Black 'sand-like' asteroid dust discovered in Japan probe box
This discovery came a week after the probe — called Hayabusa-2 — returned its sample capsule, which reentered the atmosphere in a meteor-like streak of light before setting down in the Australian desert. It was then returned to Japan.
The Japanese space agency (JAXA) released an image of a small collection of sooty material contained in the box — offering a first glimpse of the results of the probe's unprecedented six-year mission.
Black dust found outside Hayabusa-2 capsule's main sample chamber
The dust was discovered in the outer shell of the capsule, said agency officials, who suggested they expect more substantial samples await once they open the inner container — a meticulous task.
"The sample container inside the re-entry capsule was opened on December 14, and we confirmed black grains thought to be from Ryugu were inside," read a tweet from JAXA. "This is outside the main chambers, and likely particles attached to the sample catcher entrance."
Hayabusa-2 parachuted into South Australia
Hayabusa-2 traversed a distance of roughly 200 million miles (300 million km) from Earth to gather its samples, which scientists think might shed light on the origin of life and the birth of the universe, Phys.org reports.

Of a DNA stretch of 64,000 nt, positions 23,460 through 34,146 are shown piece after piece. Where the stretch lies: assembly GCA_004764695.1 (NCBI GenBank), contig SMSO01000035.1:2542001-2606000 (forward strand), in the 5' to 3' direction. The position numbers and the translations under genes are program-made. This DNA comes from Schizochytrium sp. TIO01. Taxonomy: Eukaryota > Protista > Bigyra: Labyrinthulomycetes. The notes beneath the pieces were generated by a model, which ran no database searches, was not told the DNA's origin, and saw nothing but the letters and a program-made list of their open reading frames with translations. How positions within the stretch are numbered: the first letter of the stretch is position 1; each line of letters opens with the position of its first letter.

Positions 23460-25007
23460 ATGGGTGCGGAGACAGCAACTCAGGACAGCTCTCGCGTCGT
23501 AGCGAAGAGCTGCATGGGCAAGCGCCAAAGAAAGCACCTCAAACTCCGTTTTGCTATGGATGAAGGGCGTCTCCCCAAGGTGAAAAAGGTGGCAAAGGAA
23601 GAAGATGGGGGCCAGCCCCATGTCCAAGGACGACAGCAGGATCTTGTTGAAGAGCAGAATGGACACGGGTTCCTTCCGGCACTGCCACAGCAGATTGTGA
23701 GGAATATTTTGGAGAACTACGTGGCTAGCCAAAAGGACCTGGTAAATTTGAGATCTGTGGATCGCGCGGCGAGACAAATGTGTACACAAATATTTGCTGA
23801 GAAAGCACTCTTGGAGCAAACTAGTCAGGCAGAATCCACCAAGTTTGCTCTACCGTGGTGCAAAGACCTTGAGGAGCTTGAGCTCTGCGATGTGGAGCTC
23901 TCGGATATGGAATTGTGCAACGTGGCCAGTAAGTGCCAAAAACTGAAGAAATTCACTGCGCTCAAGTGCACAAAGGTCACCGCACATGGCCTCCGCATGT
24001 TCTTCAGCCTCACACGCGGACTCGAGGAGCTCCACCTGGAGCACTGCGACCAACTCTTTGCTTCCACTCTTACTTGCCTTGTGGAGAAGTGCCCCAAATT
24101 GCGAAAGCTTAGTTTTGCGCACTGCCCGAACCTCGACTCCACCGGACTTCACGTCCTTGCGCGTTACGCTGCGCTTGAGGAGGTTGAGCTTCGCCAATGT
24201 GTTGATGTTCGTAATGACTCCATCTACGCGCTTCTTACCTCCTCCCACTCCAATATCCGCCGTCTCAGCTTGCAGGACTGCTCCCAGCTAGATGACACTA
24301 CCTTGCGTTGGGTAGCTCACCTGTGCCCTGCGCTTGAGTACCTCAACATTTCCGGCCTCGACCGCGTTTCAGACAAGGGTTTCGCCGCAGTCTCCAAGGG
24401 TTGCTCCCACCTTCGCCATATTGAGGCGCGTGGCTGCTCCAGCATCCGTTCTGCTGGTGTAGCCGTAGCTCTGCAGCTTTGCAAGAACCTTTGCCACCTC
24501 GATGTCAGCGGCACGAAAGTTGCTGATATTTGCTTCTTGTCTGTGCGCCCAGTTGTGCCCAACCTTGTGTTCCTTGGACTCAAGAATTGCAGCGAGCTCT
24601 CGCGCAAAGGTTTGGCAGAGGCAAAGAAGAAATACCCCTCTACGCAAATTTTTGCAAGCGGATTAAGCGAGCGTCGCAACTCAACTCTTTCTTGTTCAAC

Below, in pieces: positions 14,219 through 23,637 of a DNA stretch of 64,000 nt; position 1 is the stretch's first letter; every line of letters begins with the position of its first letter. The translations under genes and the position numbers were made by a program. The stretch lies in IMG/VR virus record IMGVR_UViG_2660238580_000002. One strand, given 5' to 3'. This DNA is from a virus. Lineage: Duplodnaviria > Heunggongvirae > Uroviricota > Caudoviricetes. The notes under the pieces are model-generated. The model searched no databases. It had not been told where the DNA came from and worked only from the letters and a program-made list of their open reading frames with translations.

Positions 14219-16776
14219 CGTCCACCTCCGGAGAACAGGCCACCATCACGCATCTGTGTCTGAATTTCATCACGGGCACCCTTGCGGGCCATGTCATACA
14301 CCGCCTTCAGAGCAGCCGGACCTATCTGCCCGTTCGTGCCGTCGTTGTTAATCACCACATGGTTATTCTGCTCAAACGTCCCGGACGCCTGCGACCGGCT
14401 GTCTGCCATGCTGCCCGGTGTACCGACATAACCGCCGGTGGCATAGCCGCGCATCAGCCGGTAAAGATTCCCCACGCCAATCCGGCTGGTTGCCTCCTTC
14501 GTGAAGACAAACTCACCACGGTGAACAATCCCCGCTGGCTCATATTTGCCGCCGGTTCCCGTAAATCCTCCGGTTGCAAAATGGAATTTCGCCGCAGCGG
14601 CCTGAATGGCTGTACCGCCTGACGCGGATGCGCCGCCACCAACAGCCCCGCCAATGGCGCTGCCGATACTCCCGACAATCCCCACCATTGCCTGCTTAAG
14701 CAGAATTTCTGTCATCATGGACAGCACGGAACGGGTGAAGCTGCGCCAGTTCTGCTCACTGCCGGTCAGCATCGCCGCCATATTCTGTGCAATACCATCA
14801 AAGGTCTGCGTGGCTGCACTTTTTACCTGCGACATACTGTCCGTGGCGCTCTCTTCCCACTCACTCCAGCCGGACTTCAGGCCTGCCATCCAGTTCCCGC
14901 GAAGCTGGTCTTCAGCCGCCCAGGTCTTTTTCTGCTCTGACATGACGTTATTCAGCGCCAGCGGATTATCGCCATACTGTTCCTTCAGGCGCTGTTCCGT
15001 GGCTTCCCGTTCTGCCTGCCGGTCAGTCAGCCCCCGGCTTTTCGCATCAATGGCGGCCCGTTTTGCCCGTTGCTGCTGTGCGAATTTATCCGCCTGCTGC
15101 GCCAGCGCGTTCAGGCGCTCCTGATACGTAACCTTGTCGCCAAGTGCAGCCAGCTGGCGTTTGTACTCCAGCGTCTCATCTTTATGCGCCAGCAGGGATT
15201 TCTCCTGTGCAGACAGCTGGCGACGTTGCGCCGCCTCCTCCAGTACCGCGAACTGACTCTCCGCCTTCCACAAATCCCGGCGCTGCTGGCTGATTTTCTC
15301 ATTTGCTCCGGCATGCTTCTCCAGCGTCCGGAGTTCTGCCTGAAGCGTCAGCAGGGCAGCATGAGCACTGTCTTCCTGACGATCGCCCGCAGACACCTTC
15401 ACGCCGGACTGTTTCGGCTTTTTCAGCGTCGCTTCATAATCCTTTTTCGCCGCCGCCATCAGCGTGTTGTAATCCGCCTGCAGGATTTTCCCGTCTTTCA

The probe parachuted down near Woomera in South Australia — and along with it the precious asteroid sample from Ryugu.
"Hayabusa-2 is home," said Project manager Yuichi Tsuda during a Sunday press conference, the BBC reports. "We collected the treasure box," he added. "The capsule collection was perfectly done."
Sample container may share more secrets of the universe
In addition to surface dust, the probe also gathered pristine material from below the surface — which the probe stirred to the surface when it fired an "impactor" into the asteroid.
"We will continue our work to open the sample-catcher within the sample container. Extraction of the sample and analysis of it will be carried out," said JAXA.
Japan's Hayabusa-2 en route to distant asteroid
Half of the Hayabusa-2 samples will be shared between JAXA, NASA, and other international agencies, while the rest will be stored for future studies as advances progress in analytic technology.
However, Hayabusa-2's mission is far from over — as it enters an extended operation targeting two new asteroids for study. As of writing, the craft is heading toward a smaller, roughly 100-ft (30-m) wide asteroid. The craft will reach its deep-space destination in 2031.